Mexico, USA, Canada. Three months, 9 states, 12 slideshows - and one climber in a sprinter van. After three months of the Move Mountains Tour, I end here:
"BeyondTalks: Climbing Out of Poverty" is the name of a talk in Colorado, USA interviewing two collaborating at-risk youth projects in Brazil and Mexico. These two projects work in underdeveloped areas of major cities, where Latin America's largest wealth gaps exist. There are problems that stem from poverty and illiteracy and teenage pregnancy to corruption, organized crime, and violence - and climbing really can significantly make an impact here. These rich, large cities are always close to the coast, and have gorgeous mountains in the backdrop:
Rio de Janiero, Monterrey, Vancouver...these places are with an hour of Potreco Chico and El Salto, Squamish and Whistler, Corcovadu and Sugarloaf!
You probably need some back story. I moved into a Sprinter van to pursue my dream of climbing perpetually, and on rainy day in Squamish visited The Climb n Conquer Project in Vancouver with Joseph Wong. I'd found the pamphlet on the Hive Gym's counter, and within a day was signed up to volunteer in the Richmond Olympic Oval nearby. This started it all.
In one hour, I worked with a group of girls and their parents from Big Brother Big Sister, and could tangibly feel the psych these girls felt - I felt the same way when I was their age, and world famous climber Chris Sharma would walk into the home gym we shared. He was my source of inspiration to be my best, and here I was continuing the cycle. It was so easy. It's not so easy in Brazil, with CEU, but Andrew puts 100% of himself into the project:
And I realized: climbers can move mountains, both in a revolutionary way and literal sense (bringing climbing gyms that connect the mountain culture to the city). By helping projects in different locations, the seasonal migration of climbers are an international tie to these projects and famous areas. There could be an entity that connects these projects - in Vancouver, Denver, Mexico, maybe even across the pond in Barcelona - with the international climbing community, and grants and funding.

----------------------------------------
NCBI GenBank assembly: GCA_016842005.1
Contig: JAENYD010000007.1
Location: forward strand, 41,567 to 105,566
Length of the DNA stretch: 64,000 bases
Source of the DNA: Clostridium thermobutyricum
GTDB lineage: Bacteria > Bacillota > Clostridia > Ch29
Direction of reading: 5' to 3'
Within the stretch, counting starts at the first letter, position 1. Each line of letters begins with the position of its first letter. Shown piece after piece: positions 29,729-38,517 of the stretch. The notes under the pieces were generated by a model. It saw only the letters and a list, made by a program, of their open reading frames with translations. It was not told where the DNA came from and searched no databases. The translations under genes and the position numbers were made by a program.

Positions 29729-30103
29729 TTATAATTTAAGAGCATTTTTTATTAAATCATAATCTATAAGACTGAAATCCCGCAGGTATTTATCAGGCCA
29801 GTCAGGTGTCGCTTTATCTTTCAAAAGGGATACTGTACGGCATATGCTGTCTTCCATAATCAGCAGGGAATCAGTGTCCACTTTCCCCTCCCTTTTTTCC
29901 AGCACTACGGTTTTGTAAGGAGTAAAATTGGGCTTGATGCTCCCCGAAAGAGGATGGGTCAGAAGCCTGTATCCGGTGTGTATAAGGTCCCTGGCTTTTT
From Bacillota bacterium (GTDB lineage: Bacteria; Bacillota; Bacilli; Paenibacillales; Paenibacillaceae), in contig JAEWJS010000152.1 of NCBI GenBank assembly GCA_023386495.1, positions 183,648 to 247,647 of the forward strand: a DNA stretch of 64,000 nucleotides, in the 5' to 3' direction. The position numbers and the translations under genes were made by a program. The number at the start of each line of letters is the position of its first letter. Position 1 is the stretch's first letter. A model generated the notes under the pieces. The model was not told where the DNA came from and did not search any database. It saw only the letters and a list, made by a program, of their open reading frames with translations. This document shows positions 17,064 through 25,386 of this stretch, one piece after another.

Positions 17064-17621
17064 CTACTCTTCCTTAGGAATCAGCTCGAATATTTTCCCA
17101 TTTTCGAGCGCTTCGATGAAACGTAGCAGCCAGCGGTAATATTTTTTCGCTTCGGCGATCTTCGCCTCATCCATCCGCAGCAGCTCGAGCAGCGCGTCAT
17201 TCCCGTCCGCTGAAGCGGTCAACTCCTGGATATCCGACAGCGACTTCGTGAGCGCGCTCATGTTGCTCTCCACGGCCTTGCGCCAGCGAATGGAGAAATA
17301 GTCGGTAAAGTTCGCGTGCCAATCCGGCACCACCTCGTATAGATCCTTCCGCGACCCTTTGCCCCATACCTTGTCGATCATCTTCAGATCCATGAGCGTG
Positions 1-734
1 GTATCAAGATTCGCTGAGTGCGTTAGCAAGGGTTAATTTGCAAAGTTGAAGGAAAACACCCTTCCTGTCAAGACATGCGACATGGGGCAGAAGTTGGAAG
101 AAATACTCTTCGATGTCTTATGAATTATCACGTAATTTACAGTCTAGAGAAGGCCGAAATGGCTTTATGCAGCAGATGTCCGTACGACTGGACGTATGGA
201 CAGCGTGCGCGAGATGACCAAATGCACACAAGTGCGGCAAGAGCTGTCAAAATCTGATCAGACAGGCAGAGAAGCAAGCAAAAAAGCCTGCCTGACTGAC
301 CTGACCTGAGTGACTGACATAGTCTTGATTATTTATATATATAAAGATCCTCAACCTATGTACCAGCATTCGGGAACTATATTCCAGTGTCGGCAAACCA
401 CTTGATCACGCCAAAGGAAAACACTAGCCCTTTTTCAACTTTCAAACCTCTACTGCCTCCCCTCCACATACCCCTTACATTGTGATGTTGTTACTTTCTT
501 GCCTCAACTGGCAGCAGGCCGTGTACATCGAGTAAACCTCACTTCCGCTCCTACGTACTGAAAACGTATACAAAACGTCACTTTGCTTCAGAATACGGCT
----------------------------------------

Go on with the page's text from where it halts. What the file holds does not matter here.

Every gym has lost and found gear, and that gear can go to local projects. (Seattle Bouldering Project gave me 10 trash bags full of used shoes and safe equipment.)
Traveling climbers create ecotourism in the mountains where the traffic flows. (Squamish, Potrero Chico, and even El Salto are growing more popular every season as infrastructure is laid by local mountain societies.)
And those famous athletes that inspire millions? Honnold, Claassen, Sharma, Messner, Andrada, Woods, Ozturk? When they go somewhere, the world knows it, and they still work independently.
When the youth projects collaborate, and the athletes collaborate, there don't need to be sponsors. There is a strong voice, and it speaks to the kids about dreams and ambition, it motivates them to finish school. To climb higher. To be curious, and explore the limits of their neighborhood, their mental and physical capabilities, and gives them that momentum that carries them to the edge of the atmosphere and talks about the climate and the bigger perspective, where they pull away from gravity and begin to explore space.
This is why these projects are needed, and why they need to collaborate.
Hence, the "Move Mountains Tour" in North America. My Sprinter van "WallE" has traveled through 3 countries and 9 states over the past 3 months, collecting equipment and materials for the first established rock refuge in the big city of Monterrey, Mexico, near El Potrero Chico and El Salto.